Admit you were wrong invading Iraq, Blair told


London : The mother of a British pilot killed in Basra has called on former prime minister Tony Blair to admit that he was wrong in leading Britain into the 2003 Iraq war.

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“He has got four children. He sent our sons and daughters and they died. It was wrong. He bears the major responsibility for that, along with (US President) Bush. But Bush is not an intelligent man — Tony Blair is,” said Deirdie Gover.

“I would like him to admit he was bloody well wrong,” Gover said ahead of the former prime minister giving evidence to the Iraq inquiry on Friday.

“I would like him to admit he deceived his cabinet, his government and the British people,” said the 63-year-old mother of Flight Lieutenant Kristian Gover, who died in a helicopter crash in 2004 after returning from a reconnaissance flight.

Many bereaved families of the 179 British soldiers killed in Iraq were joining a mass rally outside the Queen Elizabeth Conference Centre in London Friday, calling on Blair to be held to account when he is questioned by the inquiry.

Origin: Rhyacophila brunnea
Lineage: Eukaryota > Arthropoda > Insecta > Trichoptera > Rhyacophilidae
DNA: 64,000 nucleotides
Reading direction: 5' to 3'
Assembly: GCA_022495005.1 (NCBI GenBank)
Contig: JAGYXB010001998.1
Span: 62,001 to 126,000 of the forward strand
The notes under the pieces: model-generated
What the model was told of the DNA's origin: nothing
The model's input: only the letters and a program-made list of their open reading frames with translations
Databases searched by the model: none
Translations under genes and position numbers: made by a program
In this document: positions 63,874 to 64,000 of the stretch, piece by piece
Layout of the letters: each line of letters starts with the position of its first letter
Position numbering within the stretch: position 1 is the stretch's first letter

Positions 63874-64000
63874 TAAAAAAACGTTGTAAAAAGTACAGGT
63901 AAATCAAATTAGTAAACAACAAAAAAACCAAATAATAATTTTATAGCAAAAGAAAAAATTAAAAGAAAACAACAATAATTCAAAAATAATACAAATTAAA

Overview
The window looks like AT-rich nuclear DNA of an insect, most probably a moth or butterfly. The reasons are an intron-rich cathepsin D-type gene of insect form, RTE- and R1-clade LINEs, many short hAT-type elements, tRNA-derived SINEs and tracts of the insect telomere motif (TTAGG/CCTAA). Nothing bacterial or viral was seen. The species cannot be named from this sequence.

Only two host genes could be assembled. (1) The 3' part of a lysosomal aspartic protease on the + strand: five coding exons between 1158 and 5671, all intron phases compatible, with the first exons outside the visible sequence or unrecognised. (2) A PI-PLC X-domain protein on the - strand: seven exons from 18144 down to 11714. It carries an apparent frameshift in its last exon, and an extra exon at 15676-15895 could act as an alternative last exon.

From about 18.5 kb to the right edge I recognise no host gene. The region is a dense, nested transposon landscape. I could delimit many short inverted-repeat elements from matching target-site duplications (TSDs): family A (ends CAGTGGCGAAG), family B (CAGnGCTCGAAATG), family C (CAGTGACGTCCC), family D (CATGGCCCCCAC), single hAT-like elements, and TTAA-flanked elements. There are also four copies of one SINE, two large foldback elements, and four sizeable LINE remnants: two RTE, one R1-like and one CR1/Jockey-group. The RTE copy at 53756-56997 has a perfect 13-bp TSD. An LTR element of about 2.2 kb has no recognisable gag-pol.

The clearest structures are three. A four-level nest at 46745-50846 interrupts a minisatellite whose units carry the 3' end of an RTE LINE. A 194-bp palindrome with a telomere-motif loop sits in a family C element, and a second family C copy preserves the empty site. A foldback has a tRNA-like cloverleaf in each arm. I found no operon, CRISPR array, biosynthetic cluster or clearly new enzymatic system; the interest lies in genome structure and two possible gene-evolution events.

Gover said that she wanted the former premier to accept he sent British forces to their deaths for a “totally unjustified conflict,” but believed he was “never going to do that.”

“I believe [the inquiry] is totally well-intentioned, but Blair is not going to be held to account. He could wriggle out of anything — he is a very clever man,” she said.

In an interview with London’s Evening Standard, she was even cynical about his appearance at the inquiry, saying he was “making a fortune like some film stars” and maybe thinks “the more publicity the better.” She also questioned his religious beliefs.

A YouGov poll in the Sunday Times this month found that 52% of people believe Blair deliberately misled the country over the Iraq war and that 23% think he should be tried as a war criminal.

Colin Redpath, whose son Kirk, also died in Iraq, is another bereaved parent who believed the former British leader should be prosecuted if the inquiry finds he lied, but was doubtful it would ever happen.

“If you are found to be lying and have misled the British public, and we were taken into an illegal war, what I want to know is, will he be tried for this crime? If not, why have this inquiry?” Redpath said.